MERIDIAN -- A 38-year-old man who police described as suicidal was shot and killed by four officers late Monday.
It's just the latest incident in what some see as a disturbing trend -- suicide by cop.
Now, the sister of a man who apparently committed suicide by cop several months ago says more resources are needed to help people in crisis.
SUICIDE BY COP
Six months ago, Sherry Skinner's brother, Troy Epperley, was suicidal. He called police, and when they arrived, he approached them with a gun.
"Unfortunately, he was shot," says Skinner.
WAS MONDAY'S INCIDENT SIMILAR?
Monday night in Meridian, Eric Dilworth -- who Skinner knew -- was described as possibly suicidal by police. Several officers responded to Dilworth's apartment after a woman called for help late Monday night. Police say when they arrived, Dilworth approached them with an "edged weapon". Dilworth was shot and killed. His family contends he was unarmed, and an investigation is ongoing.
"My heart goes out to the police officers, but especially to his family," said Skinner. "Because his family is dealing with the same thing I dealt with, and it's devastating."
Skinner says the incidents shed light on a growing problem. That's because police in the valley are responding to two to three suicidal subject calls -- or more -- every day.
"There needs to be more awareness. It's a huge problem," Skinner says.
More officers are going through specific training with a local crisis intervention team to deal with suicidal subjects. However, Skinner makes the point that they are not counselors, and their resources are limited.
IDAHO'S SUICIDE PREVENTION HOTLINE -- IS IT THE ANSWER?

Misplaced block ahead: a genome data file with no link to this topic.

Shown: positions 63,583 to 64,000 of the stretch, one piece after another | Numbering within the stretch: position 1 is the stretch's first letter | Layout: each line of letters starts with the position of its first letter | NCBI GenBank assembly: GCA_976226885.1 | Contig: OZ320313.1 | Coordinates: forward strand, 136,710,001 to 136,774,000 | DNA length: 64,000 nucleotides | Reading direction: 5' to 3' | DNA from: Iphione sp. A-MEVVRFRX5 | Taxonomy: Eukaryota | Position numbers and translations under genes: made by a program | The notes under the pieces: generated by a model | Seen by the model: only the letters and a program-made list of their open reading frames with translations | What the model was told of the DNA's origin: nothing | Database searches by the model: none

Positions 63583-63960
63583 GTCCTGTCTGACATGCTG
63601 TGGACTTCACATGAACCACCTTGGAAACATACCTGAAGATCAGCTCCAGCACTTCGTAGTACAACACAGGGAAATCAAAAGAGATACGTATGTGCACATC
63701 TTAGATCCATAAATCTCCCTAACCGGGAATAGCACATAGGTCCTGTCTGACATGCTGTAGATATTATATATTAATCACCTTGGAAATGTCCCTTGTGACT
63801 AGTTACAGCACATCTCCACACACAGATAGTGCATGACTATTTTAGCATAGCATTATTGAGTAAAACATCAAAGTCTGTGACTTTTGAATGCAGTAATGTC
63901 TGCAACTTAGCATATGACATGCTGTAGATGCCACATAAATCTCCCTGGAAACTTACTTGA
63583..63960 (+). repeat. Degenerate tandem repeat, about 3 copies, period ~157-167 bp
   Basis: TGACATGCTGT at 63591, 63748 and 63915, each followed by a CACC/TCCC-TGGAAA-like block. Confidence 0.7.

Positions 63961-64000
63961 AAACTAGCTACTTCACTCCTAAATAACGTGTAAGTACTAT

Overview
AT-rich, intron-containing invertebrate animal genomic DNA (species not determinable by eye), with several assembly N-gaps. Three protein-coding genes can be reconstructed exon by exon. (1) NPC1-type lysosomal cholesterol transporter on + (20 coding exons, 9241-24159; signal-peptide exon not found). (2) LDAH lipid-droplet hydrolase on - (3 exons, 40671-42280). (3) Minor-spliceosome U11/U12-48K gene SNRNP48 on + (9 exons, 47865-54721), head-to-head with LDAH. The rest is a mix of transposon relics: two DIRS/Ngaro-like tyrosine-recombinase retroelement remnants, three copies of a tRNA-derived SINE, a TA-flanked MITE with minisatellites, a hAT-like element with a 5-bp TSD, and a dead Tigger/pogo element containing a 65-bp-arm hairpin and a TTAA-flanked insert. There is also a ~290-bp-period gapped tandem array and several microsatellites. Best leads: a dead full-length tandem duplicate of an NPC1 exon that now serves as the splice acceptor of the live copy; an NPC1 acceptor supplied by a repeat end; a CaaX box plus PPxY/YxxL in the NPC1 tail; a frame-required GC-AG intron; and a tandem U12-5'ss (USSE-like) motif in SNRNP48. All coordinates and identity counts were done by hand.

"I think that they do their best, and I think those are some of the most difficult calls to respond to," said John Reusser, Executive Director of the Idaho Suicide Prevention Hotline.
Reusser says the hotline is a very new resource for people in crisis that can connect them to other resources. "I would like to have those people know about the hotline, and to call the hotline before they get to the point where the police are involved."
For family members like Skinner, that is merely one step in the right direction to fixing a problem, suicide, that killed close to 300 Idahoans last year. "We need to have people outraged. People need to call the legislators, and say, 'We want more community support for these individuals. Because, it is a silent problem."
Idaho has the 6th highest suicide rate in the nation. One of the things that frustrates people like Skinner, is that funding for suicide prevention in Idaho, ranks near the bottom in the U.S.
Those with the hotline say it is key that more people know that it is available. That number for anyone in crisis, or family members of people in crisis is 1-800-273-TALK.